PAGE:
Why That Color of Paper?

April 10, 2024

Artists make choices all day long.

Sometimes the choices are obvious. I drew my dogs all the time, obviously because they were live in life models. I draw birds because they have occupied my mind my whole life. I work in watercolor and pen and ink because I love the notions and physical realities of drag, paper sizing, resistance, and speed of application.

Does paper color matter? I think it does for a host of reasons I’ve written about countless times before.

Sometimes I actually have rational reasons for the paper choice I pull out of the drawer or off the shelf.

Sometimes I simply want to play.

I picked up a couple pads of Chairefontaine’s mixed media toned papers—there’s a grey, a natural (tan), and a green.

I suppose that the green paper is meant for landscape artists. I’d certainly would want to use it if I were a landscape artist.

But to me, well this color green which they call sage is one of my favorite colors. So they had me at “hello.”

I tested it by sketching on it with a Platinum Carbon Black ink felt-tip marker (solid fiber brush tip). (I purchase these at Wet Paint, and before they carried them I got them at JetPens.)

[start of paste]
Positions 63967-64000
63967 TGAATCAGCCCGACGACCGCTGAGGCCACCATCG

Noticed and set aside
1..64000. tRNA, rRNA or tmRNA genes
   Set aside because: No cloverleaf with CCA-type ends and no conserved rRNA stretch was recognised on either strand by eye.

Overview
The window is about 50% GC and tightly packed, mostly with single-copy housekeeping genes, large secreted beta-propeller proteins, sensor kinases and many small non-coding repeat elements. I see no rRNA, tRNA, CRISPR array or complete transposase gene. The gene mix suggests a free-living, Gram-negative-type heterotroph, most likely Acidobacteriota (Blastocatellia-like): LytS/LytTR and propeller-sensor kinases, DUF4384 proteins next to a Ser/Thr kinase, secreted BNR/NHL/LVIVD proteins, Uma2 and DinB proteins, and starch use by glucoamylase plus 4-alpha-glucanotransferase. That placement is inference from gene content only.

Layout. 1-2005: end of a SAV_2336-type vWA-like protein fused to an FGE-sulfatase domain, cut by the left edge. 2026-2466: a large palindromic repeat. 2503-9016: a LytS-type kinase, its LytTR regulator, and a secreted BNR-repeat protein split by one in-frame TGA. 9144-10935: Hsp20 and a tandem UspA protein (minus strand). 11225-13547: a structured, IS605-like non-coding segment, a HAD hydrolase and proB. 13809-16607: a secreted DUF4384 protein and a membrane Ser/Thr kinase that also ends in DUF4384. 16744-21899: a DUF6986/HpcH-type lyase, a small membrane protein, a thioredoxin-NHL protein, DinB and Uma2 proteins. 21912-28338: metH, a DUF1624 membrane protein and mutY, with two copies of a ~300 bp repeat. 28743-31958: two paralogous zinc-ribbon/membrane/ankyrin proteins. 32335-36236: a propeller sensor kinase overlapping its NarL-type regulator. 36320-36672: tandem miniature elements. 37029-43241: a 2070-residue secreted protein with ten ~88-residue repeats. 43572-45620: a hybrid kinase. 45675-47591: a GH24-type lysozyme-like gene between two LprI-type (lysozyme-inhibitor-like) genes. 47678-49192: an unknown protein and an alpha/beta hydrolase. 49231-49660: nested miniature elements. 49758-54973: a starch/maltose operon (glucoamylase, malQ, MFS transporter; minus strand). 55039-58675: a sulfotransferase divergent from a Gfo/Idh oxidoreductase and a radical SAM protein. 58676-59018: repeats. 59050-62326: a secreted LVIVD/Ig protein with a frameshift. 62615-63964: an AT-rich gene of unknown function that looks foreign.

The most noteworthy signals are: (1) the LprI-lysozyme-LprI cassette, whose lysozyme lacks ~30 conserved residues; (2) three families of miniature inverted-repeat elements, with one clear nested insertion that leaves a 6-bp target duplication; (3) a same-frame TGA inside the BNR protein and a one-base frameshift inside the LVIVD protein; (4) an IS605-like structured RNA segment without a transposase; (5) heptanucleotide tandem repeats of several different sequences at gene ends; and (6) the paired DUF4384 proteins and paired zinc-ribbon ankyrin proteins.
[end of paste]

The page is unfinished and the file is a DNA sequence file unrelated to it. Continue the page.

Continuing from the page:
I rarely use these markers. I bought a bunch of them for the Minnesota State Fair one year, and found they were generally too inky. You fill them by inserting the Platinum Carbon Black ink cartridges you might already put in your fountain pen when you travel and don’t want to carry a bottle of ink—so if you love that ink it’s just another way to get it on the paper.

I had some of these pens still sitting around (they emerged as the unpacking began) and I wanted to see if the pen had fallen back in favor with my hand.

On this paper it had the perfect amount of drag and I quickly made this sketch from one of @Earthsworld ‘s Fair goers.

And then because it is a mixed media paper I threw on some watercolor—just in areas that were important to me—that substantial nose, those eyes, the chin, and of course the interesting hair.

Why let all the green paper show through—well I think it creates more drama in the face than rendering the entire face. That’s the fun thing about painting—you get to decide where the paint goes. (The background is pink Montana Acrylic Marker, added because I wanted to separate the hair, which is light in color from the green paper color.)

I hope you have some fun deciding where you want the paint to go!

    • TedB
    • April 10, 2024

    Reminds me of what my design instructor repeated time and time again, “Art is about choices.”

    1. Reply

      Yep, we can’t really get away from choices. Thanks for stopping by Ted.

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